I’ve seen the idea of a “gamer’s charter” or a “social contract” addressed on a couple of blogs and gaming sites, and have found the subject curious. Perhaps I’ve been lucky and most of the gamers I’ve played with, with a number I could count on a single hand being the exception, have been adult, conscientious, and drama-free. Perhaps it’s that early on, I started being careful with the people that I’ve played with. After an encounter with one especially tragic example of the socially inept that — in this case, a 300 pound “ninja” who could do all manner of extraordinary things with his ninja perception and dexterity (yet couldn’t discern two of us slipping past him one day in our apartment annex, locked doors and all) who was creepily attached to us and was bereft of all manner of social skills — I started screening folks before inviting them to the games. I like to meet them in a neutral setting so that we can get an idea if the personalities will mesh, and that our view of the hobby is similar enough that there should be a minimum of friction.

We’ve never laid down rules. I let folks know I have a pet peeve when I’m running or hosting — give me as much notice as you can if you won’t be there, and that I dislike tardiness. It’s just an artifact of growing up in  another time and on the East Coast, where if you weren’t early, you were late. I don’t berate them if they’re a few minutes late — we just start without them, if we’ve finished eating. If there’s any real “rule” laid down, it’s that I supply dinner and except people to throw in if they eat. A few bucks, a fiver, any more and we count each five as a week paid up front. But it’s never been a contract; it’s just a gentlemen’s agreement that naturally evolved ad hoc.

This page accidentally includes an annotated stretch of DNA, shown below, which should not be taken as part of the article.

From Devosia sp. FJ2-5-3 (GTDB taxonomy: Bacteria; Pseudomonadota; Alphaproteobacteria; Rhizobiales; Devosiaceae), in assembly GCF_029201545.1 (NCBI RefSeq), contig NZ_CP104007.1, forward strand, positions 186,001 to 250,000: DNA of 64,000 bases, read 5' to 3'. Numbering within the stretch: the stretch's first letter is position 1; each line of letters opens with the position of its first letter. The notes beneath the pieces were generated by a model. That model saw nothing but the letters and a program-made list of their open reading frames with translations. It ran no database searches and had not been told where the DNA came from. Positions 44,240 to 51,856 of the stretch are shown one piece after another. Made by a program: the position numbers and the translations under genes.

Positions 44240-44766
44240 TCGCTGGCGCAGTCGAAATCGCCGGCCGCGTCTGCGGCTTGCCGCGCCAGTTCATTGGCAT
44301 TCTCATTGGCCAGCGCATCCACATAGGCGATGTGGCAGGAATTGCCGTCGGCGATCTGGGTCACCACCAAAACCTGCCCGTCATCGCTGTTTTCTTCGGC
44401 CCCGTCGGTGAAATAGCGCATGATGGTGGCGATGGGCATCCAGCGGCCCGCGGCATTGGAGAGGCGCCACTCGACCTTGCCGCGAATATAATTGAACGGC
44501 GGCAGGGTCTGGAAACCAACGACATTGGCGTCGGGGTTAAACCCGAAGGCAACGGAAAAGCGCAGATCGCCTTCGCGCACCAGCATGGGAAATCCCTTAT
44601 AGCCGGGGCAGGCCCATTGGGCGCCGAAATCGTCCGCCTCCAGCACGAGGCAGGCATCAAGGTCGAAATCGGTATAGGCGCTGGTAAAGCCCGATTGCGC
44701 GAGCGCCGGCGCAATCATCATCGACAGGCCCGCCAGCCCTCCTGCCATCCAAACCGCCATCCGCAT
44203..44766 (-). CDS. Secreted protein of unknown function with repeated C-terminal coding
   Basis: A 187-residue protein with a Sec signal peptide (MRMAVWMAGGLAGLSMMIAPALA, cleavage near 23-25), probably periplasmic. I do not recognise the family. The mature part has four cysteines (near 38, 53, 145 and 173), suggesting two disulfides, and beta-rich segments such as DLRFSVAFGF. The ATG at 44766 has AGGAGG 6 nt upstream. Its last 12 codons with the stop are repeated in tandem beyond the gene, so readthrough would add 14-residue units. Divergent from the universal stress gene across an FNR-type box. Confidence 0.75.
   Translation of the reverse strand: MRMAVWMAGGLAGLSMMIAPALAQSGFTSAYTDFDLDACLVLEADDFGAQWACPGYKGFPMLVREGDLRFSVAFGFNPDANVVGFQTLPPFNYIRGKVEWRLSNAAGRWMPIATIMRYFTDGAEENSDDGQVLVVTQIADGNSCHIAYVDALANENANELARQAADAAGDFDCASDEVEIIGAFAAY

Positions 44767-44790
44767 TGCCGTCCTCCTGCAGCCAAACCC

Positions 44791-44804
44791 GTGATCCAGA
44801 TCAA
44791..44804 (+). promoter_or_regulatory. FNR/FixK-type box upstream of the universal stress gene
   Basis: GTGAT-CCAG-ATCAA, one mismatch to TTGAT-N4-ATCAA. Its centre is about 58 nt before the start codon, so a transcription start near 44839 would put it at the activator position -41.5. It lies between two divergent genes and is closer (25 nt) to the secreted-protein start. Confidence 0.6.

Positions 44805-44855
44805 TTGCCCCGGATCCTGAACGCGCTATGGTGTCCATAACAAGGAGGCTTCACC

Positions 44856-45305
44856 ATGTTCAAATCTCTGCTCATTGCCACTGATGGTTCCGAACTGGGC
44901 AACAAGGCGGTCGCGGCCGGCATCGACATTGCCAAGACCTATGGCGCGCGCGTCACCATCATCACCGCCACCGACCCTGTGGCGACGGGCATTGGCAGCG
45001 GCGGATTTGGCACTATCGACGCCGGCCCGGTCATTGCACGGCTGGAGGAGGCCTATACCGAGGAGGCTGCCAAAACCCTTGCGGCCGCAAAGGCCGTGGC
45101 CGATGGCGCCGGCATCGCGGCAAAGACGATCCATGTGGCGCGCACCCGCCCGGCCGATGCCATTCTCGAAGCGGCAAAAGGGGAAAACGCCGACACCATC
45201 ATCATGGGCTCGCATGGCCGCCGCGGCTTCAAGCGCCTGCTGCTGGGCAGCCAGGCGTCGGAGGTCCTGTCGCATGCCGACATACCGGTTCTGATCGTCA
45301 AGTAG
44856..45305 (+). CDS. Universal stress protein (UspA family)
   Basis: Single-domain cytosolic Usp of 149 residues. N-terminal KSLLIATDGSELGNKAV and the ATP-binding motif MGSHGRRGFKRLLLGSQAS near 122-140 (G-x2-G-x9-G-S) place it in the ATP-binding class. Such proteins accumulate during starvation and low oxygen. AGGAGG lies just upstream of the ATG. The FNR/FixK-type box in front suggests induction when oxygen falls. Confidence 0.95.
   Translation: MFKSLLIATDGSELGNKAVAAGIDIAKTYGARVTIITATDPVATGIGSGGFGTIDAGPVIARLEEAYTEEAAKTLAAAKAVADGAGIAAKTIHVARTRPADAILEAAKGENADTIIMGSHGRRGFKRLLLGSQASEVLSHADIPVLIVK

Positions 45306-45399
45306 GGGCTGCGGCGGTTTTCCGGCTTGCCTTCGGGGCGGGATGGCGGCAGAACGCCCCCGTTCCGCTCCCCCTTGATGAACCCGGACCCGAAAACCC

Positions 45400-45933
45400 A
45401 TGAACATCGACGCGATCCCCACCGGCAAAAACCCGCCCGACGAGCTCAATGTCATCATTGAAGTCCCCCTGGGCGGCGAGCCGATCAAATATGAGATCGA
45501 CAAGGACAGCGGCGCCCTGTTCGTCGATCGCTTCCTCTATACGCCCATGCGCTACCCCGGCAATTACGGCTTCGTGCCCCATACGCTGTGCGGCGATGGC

In play, as GM, I try to make sure people get as equal time as I can. I don’t really stomp on scene chewers and time hogs, but shift the focus as unobtrusively as I can. Telling a gamer that they’re sucking up all the air (and I have one right now that would, if I didn’t keep close watch of the group dynamics) is just as rude as letting them do so. As GM, you can find a way to bring the other players into the mix. (I may do a post on this skill later this week…)

I suppose you could count what we do as a social contract in the Jeffersonian mold — an unspoken, but generally understood set of social norms — but most of these are “rules” of generally good behavior. If you pick adult or polite folks to game with, they should bring these generalized rules of behavior with them.

No contracts needed.